International Container Terminal Services is speeding up the second phase of development of Berths 7 and 8 at Manila International Container Terminal
The development includes preparing back-up areas for the future Berths 9 and 10
Berths 1 to 5 and their back-up areas are also being refurbished
There are plans to add eight new hybrid rubber-tired gantries to the fleet of 32 hybrid RTG fleet
Environmentally sustainable initiatives include pioneering a sustainable river waste collection system for MICT’s immediate communities and a water ballast treatment system project
International Container Terminal Services, Inc. (ICTSI) is speeding up the second phase of development of Berths 7 and 8 at Manila International Container Terminal (MICT), including preparation of back-up areas for the future Berths 9 and 10.
In addition, ICTSI in a statement said it continues to roll out improvements, including environmentally sustainable initiatives, to further ease transactions, address stakeholder needs, and increase safety and security of port stakeholders.
The port operator is refurbishing Berths 1 to 5 and their back-up areas, which includes installation of an additional 450 reefer plugs for 40 footers and yard upgrade of Berths 1 to 5.
For eco-friendlier port operation, ICTSI plans to acquire eight new hybrid rubber-tired gantries (RTG) and add them to the 32 hybrid RTG fleet acquired starting 2018.
The new RTGs are expected to further improve service levels at the terminal and reduce emissions by 50% compared to previous RTGs.
ICTSI will also decommission MICT’s first quay crane this year and replace it over the next three years with three new quay cranes that can service larger vessels of over 12,500-twenty-foot equivalent units of capacity.
Moving away from traditional halogen and sodium lamps, MICT recently completed upgrading the entire terminal, including its yard and crane lights, to the more energy-efficient LED lighting systems. ICTSI said this will eliminate light spills and glare while lowering energy consumption, and save around 1.8 million kilowatt-hours per year and offset up to 1.09 million tons of carbon dioxide.
“With our strong focus on environmental stewardship, we understand how technological innovation goes hand in hand with our thrust to improve our ports’ air quality, energy consumption, and waste and water management. In line with this, we continually invest in port infrastructure and facilities that enhance our operational efficiency while simultaneously helping minimize our environmental impact,” ICTSI executive vice president Christian Gonzalez said.
A substantial part of ICTSI group’s 2022 budget has been earmarked for these MICT upgrades, which the company said are seen to further strengthen the terminal’s capacity to effectively serve the world’s larger box ships and accommodate the increasing volume that comes with a recovering economy.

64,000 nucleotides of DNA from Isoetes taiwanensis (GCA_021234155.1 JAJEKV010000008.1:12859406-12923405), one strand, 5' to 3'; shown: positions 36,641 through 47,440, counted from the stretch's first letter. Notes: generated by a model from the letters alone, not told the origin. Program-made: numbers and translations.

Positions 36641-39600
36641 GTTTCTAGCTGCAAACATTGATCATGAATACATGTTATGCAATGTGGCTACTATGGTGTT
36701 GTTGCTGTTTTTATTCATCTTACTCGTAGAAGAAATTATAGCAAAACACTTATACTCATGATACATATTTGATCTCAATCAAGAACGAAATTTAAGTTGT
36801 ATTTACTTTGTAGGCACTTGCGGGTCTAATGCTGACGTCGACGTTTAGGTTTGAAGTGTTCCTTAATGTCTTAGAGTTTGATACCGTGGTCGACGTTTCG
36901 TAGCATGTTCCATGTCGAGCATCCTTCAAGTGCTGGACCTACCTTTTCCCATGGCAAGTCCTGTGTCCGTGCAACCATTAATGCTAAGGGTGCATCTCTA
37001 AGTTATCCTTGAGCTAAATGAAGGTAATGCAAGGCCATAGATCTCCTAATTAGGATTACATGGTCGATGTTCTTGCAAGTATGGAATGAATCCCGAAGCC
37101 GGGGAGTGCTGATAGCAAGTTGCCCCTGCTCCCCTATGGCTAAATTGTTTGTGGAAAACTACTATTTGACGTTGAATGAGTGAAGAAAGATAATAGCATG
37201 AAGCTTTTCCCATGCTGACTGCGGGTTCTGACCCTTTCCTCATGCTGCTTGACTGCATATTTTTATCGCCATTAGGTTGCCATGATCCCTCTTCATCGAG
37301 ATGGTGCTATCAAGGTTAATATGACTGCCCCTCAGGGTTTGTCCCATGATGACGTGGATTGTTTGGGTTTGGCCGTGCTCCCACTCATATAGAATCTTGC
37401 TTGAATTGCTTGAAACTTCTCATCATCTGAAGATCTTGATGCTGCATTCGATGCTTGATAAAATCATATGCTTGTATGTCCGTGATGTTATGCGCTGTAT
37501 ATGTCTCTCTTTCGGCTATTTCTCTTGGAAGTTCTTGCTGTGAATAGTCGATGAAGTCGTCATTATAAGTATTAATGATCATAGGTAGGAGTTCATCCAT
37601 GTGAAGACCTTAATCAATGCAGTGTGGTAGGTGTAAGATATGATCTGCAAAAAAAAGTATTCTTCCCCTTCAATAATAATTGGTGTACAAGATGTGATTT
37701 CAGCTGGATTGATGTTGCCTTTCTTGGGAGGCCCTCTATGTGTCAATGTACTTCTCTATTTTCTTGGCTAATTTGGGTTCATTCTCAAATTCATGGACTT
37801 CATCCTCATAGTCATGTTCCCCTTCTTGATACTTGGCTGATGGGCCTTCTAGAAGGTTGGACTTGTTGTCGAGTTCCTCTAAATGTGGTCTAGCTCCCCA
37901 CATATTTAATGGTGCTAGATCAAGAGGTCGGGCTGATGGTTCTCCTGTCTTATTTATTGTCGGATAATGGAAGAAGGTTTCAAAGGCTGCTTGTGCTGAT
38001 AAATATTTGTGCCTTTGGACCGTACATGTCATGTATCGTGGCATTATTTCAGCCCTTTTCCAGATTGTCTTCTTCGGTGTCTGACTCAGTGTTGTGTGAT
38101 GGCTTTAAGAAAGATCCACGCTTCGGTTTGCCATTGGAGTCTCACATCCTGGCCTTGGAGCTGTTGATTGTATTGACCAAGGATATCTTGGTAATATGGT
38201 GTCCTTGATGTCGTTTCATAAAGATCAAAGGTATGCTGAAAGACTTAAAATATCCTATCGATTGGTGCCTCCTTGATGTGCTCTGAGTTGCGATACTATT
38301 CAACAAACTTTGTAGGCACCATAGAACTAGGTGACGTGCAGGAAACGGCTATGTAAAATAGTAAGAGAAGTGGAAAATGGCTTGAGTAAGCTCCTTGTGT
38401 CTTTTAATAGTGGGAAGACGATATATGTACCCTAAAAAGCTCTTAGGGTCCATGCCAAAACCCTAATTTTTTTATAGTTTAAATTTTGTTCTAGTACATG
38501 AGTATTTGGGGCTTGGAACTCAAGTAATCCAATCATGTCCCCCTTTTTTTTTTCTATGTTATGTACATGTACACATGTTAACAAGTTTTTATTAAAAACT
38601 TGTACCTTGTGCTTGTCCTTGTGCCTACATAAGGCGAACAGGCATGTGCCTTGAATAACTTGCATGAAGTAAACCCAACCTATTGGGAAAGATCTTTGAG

Moreover, two environmental initiatives led by the social responsibility arm ICTSI Foundation continue to gain ground.
Cameras have been installed at the mouth of the Pasig River, the Philippine capital’s main waterway, as part of preliminary work for the foundation’s partnership agreement with Finnish non-government organization RiverRecycle to pioneer a sustainable river waste collection system for MICT’s immediate communities.
To address ballast water contamination from foreign ships, the foundation and the Diliman Science Research Institute continue to test prototypes for the foundation’s Water Ballast Treatment System Project. Upon completion of the protoptype, it can easily be carried on and off large cargo vessels visiting MICT to decontaminate ballast water prior to release into the sea.
For the long term, the device can be replicated and upscaled to help government comply with International Maritime Organization regulations related to the Ballast Water Management Convention of 2004, which mandates all signatory countries to establish their own ballast water treatment systems by 2028.
Despite the knock-on effects of the ongoing global supply chain disruptions affecting major hubs, ICTSI said yard utilization at MICT remains manageable, according to data from the Philippine Ports Authority (PPA).
As of PPA’s September 2021 Performance Report, MICT’s average yard utilization is at 63.02%.
ICTSI said it continues to fast-track the movement out of the port of Manila of overstaying import containers to improve the port’s utilization rate as more imports loom.
To improve the mobility of trucks inside the terminal, additional truck ingress, equipped with optical character recognition, was made operational last April with additional automation to further improve gate service.
MICT also continues to engage with the Bureau of Customs to continue to improve services for the unimpeded and online release of cargo release, including reduced releasing time from filing of entry and more seamless X-ray and inspection procedures, ICTSI said.